William Dickson, working for Thomas Edison, helped develop the Kinetoscope and received a patent for his version of 35 mm motion picture film today in 1894. Now WE know em

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William Kennedy Laurie Dickson was born August 3, 1860 in Le Minihic-sur-Rance, Brittany, France.

In 1879, William, his mother, and two sisters moved to Virginia.

In 1888, American inventor and entrepreneur Thomas Alva Edison conceived of a device that would do “for the Eye what the phonograph does for the Ear”.

In October, Thomas Edison filed a preliminary claim, known as a caveat, with the U.S. Patent Office outlining his plans for the device.

In March 1889, a second caveat was filed, in which the proposed motion picture device was given a name, the Kinetoscope.

William Dickson, then the Edison company’s official photographer, was assigned to turn the concept into a reality.

William and his team at the Edison lab then worked on the development of the Kinetoscope for several years.

The first working prototype was unveiled in May 1891 and the final design of the system was essentially finalized by the fall of 1892.

 

Frame from Dickson Greeting, the first American film shown to a public audience in 1891.

Frame from Dickson Greeting, the first American film shown to a public audience in 1891.

The completed version of the Kinetoscope was officially unveiled at the Brooklyn Institute of Arts and Sciences on May 9, 1893.

William’s 35 mm size film used with the Kinetoscope became the first practical celluloid film, a standard still in use.

Though not technically a projector system, it was rather a peep show style machine showing a continuous loop of the film William Dickson had invented, lit by an Edison light source, viewed individually through the window of a cabinet housing its components.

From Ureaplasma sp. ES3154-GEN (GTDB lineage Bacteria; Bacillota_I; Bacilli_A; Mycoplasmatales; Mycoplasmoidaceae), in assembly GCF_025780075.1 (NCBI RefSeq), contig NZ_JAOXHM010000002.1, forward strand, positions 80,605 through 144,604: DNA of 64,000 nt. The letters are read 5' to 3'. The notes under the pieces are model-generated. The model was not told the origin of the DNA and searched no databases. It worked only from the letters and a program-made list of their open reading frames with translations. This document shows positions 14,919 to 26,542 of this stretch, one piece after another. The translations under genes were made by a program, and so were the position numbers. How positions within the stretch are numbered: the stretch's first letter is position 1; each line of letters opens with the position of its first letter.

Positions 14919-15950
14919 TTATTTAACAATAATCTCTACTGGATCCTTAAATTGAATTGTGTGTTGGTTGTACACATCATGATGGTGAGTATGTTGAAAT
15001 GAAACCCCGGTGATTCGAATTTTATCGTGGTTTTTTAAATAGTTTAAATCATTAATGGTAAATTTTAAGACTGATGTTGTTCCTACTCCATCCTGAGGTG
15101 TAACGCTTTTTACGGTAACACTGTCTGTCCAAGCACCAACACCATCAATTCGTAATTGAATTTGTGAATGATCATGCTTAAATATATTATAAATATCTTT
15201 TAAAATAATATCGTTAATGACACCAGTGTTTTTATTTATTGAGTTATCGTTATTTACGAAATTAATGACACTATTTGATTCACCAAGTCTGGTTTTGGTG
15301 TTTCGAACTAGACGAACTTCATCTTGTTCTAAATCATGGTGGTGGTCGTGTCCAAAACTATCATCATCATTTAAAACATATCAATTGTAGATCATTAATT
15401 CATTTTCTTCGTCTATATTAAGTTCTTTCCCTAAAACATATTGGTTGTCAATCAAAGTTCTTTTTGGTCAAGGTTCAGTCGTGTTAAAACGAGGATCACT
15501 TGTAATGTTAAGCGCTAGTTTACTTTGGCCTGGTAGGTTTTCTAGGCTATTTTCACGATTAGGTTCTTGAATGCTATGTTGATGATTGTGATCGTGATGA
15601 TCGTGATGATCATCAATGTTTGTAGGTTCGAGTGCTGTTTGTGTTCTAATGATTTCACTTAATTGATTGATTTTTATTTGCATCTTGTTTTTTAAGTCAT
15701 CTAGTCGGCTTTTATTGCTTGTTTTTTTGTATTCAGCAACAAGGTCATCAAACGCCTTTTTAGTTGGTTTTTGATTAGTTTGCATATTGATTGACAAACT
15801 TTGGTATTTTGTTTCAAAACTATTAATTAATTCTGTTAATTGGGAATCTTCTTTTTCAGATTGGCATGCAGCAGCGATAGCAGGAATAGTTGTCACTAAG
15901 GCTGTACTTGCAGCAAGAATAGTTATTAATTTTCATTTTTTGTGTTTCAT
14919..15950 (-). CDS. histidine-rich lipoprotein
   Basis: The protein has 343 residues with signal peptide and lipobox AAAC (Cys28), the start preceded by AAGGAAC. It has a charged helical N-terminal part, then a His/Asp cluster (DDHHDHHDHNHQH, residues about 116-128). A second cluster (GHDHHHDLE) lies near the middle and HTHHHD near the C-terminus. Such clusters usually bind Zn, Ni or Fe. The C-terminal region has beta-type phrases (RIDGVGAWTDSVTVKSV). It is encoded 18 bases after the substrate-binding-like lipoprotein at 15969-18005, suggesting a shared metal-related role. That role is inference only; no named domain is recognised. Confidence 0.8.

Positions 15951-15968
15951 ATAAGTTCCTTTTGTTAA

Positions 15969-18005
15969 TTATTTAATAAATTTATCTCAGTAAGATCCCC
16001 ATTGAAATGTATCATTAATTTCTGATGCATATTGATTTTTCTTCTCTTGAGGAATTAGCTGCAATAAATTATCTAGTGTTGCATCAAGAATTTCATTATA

Kinetoscope

Kinetoscope

The Kinetoscope with William Dickson’s motion picture film introduced a basic approach that would become the standard for all cinematic projection before the advent of video.

It created the illusion of movement by conveying a strip of perforated film bearing sequential images over a light source with a high-speed shutter.

William Dickson and his team also devised the Kinetograph, an innovative motion picture camera with rapid intermittent, or stop-and-go, film movement, to photograph movies for in-house experiments and, eventually, commercial Kinetoscope presentations.

On January 7, 1894, William Dickson received a patent for his version of 35 mm motion picture film.

Then in late 1894 or early 1895, William Dickson became an ad hoc adviser to the motion picture operation of the Latham brothers, Otway and Grey, and their father, Woodville, who ran one of the leading Kinetoscope exhibition companies.

Seeking to develop a movie projector system, they also hired former Edison employee Eugene Lauste, probably at William’s suggestion.

The Dickson Experimental Sound Film

The Dickson Experimental Sound Film was a film made by William Dickson in late 1894 or early 1895. It is the first known film with live-recorded sound and appears to be the first motion picture made for the Kinetophone, the proto-sound-film system developed by Dickson and Thomas Edison. (The Kinetophone, consisting of a Kinetoscope accompanied by a cylinder-playing phonograph, was not a true sound-film system, for there was no attempt to synchronize picture and sound throughout playback.) This film was produced at the “Black Maria”, Edison’s New Jersey film studio. There is no evidence that it was ever exhibited in its original format. Newly digitized and restored, it is the only surviving Kinetophone film with live-recorded sound.

Then in April 1895, William Dickson officially left Edison’s employ and joined the Latham outfit.

Alongside Lauste, William helped devise what would become known as the Latham loop, allowing the photography and exhibition of much longer filmstrips than had previously been possible.

The team of former Edison associates brought to fruition the Eidoloscope projector system, which would be used in the first commercial movie screening in world history on May 20, 1895.

With the Lathams, Willaim Dickson was part of the group that formed the American Mutoscope and Biograph Company, before he returned permanently to work in the United Kingdom in 1897.

William Dickson was also the first person to make a film for a Pope, and at the time his camera was blessed by His Holiness Leo XIII.

William Dickson died September 28, 1935 in England at the age of 75.

Now WE know em

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